The first melody, heard immediately after the introduction, is tuneful and fluid. The second
melody is light and playful. In the development, Beethoven sequences fragments of theme one
and shifts between major and minor key centers. The section transitions back into the theme one,
starting the recapitulation.
Movement two contrasts the first. It is in rondo form, with an effervescent melody heard
throughout. A defining characteristic of the movement is its contrast, from the major/minor
harmonic shifts to the stark dynamic extremes.

Polonaise-Fantaisie in Ab major, Op. 61 by Frederic Chopin

Frederic Chopin was a monumental figure of the Romantic era. In the entirety of his
compositional output, he embodied the “bel canto” vocal style, heard in the operas of Vincenzo
Bellini. Chopin’s Polonaise-Fantaisie was completed and published in 1846. The work is more
of a fantasy with elements of a polonaise. The musical ideas are always being developed with a
forward momentum that launches one idea after another.
This large work contains a variety of sections, each with its own character. The piece begins with
a harmonious introduction, which is sort of an introspective and lush section. One of the defining
rhythms of the polonaise, repeated sixteenth notes similar to a fanfare, is heard shortly at the end
of the large introduction. The main theme is apparent as it is presented many times throughout
the A section, each time with different harmonies, registers, textures and energy. The piece then
moves to the B section, which is now much slower than the previous section. At the end of the B
section, a transition using ideas from the introduction and the B section lead into the final
section. The C section is triumphant in character and virtuosic in technique.
8 Pieces for Clarinet, Viola, and Piano, Op. 83 by Max Bruch
Max Bruch was an important composer during the late Romantic period. He is most known for
his violin concerti, but has a large body of works, including a concerto for two pianos, Double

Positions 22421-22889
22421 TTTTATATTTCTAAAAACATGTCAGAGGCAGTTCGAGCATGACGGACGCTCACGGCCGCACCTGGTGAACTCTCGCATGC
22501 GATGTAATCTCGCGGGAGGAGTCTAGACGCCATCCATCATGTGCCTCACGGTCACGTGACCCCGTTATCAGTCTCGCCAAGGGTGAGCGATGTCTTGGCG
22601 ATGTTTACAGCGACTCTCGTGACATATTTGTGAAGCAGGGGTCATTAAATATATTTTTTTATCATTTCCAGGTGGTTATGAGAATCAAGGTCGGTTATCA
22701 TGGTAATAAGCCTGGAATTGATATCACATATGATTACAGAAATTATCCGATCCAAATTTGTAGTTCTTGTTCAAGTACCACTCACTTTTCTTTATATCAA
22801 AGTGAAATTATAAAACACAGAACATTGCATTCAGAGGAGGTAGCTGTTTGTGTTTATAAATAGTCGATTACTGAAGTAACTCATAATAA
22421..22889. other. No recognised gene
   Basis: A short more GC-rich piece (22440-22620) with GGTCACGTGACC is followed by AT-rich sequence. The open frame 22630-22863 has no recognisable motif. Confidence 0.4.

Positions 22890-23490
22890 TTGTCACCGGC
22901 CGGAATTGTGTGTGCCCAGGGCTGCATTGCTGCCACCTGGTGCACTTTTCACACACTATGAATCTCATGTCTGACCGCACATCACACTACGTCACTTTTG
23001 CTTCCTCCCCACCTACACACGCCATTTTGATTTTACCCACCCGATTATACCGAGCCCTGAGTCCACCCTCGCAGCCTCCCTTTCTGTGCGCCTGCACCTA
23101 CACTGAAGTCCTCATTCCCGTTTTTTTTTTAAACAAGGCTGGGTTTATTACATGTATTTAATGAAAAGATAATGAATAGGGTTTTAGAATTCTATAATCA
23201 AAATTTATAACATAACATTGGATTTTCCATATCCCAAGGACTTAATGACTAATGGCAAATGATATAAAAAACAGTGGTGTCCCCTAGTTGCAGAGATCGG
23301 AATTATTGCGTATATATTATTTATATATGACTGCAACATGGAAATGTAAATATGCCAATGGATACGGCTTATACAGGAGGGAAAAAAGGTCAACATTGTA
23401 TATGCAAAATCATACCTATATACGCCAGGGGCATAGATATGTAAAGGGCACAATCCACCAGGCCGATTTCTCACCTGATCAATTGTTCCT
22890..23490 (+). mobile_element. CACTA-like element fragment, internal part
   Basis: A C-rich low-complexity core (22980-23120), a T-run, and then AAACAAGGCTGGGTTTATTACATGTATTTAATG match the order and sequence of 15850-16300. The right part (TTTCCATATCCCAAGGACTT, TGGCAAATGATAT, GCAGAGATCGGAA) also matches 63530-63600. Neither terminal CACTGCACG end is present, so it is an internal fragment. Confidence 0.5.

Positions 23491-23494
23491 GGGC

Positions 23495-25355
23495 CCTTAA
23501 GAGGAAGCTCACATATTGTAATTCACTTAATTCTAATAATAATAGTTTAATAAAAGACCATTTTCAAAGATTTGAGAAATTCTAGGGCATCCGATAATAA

Concerto for clarinet and viola, choral works, songs, operas, and chamber works. Bruch wrote
his Eight Pieces in 1909. They were dedicated to his son Max Felix who was a talented
clarinetist. Originally for clarinet and viola, the warm timbre each produce pair well with each
other. The piano primarily provides a foundation and accompaniment for the soloists.
Bruch did not intend the set of eight pieces to be performed as a whole. Instead, the set allows
the performers to program the movements in any desired order. The first piece, Andante,
contains two contrasting melodies, the first in a sort of mournful recitative and the second more
hopeful. The second piece, Allegro con moto, is much darker than the first. The sixth piece,
Andante con moto, is a beautiful nocturne and the fourth piece, Allegro agitato, is a fiery

Nocturne No. 4, Op. 38 by Lowell Liebermann

Lowell Liebermann is a prolific contemporary composer. He wrote a large number of flute works
and piano works, concerti for a variety of instruments, and a few chamber works. Liebermann
received his bachelor’s, master’s, and doctoral degrees all from Julliard and is a highly
successful composer.
Liebermann composed the nocturne in 1992. It was dedicated to Andrew Wilde, who premiered
the piece on November 22 of the same year. The piece begins with a simple, haunting melody
that is developed and presented in new textures throughout the piece. A second theme is heard
shortly after the first theme. Immediately, there is a very distinct harmonic language achieved by
shifting between major and minor harmonies. These unsettling chords are used throughout the
piece, contributing to its eerie atmosphere.